How much data can your users handle? When you’ve got a graph database packed with complex connected data and a high-performance, graph visualization application, it’s tempting to render it all on screen at once and expect the analysts to make sense of it.
No matter how experienced your users are, making them wade through data to find hidden insights takes up valuable time and effort. They need to understand the key relationships in their data and make decisions fast.
There’s a similar problem when choosing how to present the feature-rich options your visualization application should support. Our toolkit technology comes with built-in advanced options including graph algorithms, layouts, and time analysis, but bombard users with too many choices at once and you make their job harder.
This post describes how to create visual models that deliver the best user experience (UX). With detailed graph visualizations from an insurance fraud investigation, you’ll see how keeping things simple is the key to success.
The data contains a fictional but typical representation of vehicle insurance claim data. It includes links between nodes representing policies, policy holder details, insurance claims, vehicle damage, doctors, witnesses and mechanics. Here’s the entire dataset:
To the right and along the bottom, notice the individual Y-structures of policies without a claim.
If we zoom in, you can see the more complex components represent policies that had at least one claim made against them.
We could keep moving around the chart to try and understand the data, but analyzing the entire network in one go can be overwhelming and time-consuming, making it hard to find true insight.
There’s a much simpler way that’ll make life easier for your users.
To get the data and visual models right, it’s important to speak to your users and find out what insight they need.
Based on research from analysts, we’ve designed four different visual models of our insurance fraud data for them to choose from:
Providing only four options may seem like a radical step when our toolkits are packed with powerful functionality and customizable options.
Users are still benefiting from those features, but you’re making some difficult decisions for them. Developers do the modeling in the back end instead of expecting users to do it on the chart. They don’t have to work out which social network algorithms to run, or which of the eight layout options work best in each scenario.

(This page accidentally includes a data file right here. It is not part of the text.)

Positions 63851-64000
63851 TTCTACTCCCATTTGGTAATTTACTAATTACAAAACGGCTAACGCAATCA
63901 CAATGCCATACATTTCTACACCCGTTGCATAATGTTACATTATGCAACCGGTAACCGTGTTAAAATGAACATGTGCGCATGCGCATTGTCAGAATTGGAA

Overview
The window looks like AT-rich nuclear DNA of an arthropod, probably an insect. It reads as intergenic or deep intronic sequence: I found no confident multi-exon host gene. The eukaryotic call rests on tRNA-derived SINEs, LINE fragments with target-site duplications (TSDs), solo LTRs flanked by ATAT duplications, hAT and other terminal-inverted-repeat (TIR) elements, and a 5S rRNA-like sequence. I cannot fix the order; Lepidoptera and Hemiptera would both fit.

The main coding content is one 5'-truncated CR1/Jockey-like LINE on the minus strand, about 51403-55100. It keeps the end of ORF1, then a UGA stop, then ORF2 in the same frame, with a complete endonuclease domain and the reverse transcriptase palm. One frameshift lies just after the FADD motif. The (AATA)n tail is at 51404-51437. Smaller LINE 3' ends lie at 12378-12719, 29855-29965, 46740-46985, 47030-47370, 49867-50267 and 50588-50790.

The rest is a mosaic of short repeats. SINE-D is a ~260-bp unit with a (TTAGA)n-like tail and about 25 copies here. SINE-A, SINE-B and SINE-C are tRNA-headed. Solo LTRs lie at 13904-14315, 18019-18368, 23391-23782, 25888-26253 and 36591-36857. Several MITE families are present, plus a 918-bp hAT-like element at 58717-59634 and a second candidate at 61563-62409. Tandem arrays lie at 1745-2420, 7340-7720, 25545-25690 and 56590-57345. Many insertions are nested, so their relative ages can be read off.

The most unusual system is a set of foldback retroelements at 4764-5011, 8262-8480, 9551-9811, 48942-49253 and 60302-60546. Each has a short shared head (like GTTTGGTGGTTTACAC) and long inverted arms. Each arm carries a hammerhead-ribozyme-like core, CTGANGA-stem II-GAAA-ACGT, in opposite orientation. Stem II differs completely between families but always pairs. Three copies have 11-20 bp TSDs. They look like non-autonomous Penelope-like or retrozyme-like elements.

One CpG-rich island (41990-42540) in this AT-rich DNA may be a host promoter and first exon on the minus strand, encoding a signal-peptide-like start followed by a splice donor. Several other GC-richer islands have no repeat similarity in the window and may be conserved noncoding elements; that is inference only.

It means users get the versions of the data they need and can focus on identifying the patterns and anomalies that might suggest fraudulent practices. If they’re new to graph visualization, it greatly reduces the learning curve too.
Let’s take a closer look at the views we’ve designed.
Notice that there are multiple people linked to the claim in the image above. If we remodel the data to only consider people who share 1st or 2nd-degree connections through claims and policies, we gain a new perspective.
Under the hood, this view uses the betweenness centrality measure and sizes individuals based on how well connected they are.
Typical insurance claims feature small, isolated clusters of people. Analysts will want to understand why those larger nodes representing highly-connected individuals are involved in multiple claims. Could they be fraudulent witnesses?
This view gives users an easy way to find hidden insight in behavior patterns.
There are usually different types of vehicle damage, but some accidents are more common than others. If a mechanic is fixing a disproportionately high number of issues affecting a specific vehicle part, it could be worth investigating. It may be a sign of claim inflation – a big problem in the automotive insurance industry – where policyholders claim for more damage than actually occurred.
In this example, we’ve grouped damage claims by type using our toolkits’ combos functionality. In the backend system data, Fraser’s mechanics has fixed many more offside rear door claims than anything else. We bring this data to life using multiple links and glyphs.
Some fraudulent mechanics may get lazy and pick the same damage every time they’re inflating claims. Bringing this to your users’ attention quickly and easily helps them detect potential malpractice.
Another useful way to view the data for suspicious activity is to look at how far individuals are traveling from their home addresses to get their vehicles repaired.
Using map mode, we can examine policy holders and their connections to mechanics through policies and claims.
From our analysis of damage types, we know Fraser’s mechanics was associated with an unusually high number of claims involving one specific vehicle body part. This map view shows that several claimants traveled significant distances for repairs at Fraser’s, even though there were shops much closer to home.
Our technology uses advanced algorithms in the backend to identify and highlight the potentially suspicious links. Is the shop colluding with these customers to inflate claims?
Whatever industry you’re in, smart data and visual modeling can be the difference between an average user experience and a great one. But getting the model right isn’t easy. That’s where our consulting services come in.
We help customers design better interactions for their users every day. If your users are drowning in too many connections, or complaining that your software is too complex to work with, our experts are at hand. Get in touch and we’ll help you design the best-in-class graph visualization for your customers.
Understanding what your users need is the first stage of data and visual modeling. Using our advanced toolkit technology, you can then build graph visualizations that’ll help your users work efficiently and effectively.
Our flexible KeyLines and ReGraph toolkits feature interactive demos – including this insurance fraud example – complete with downloadable code. Ready to get started? Request a free trial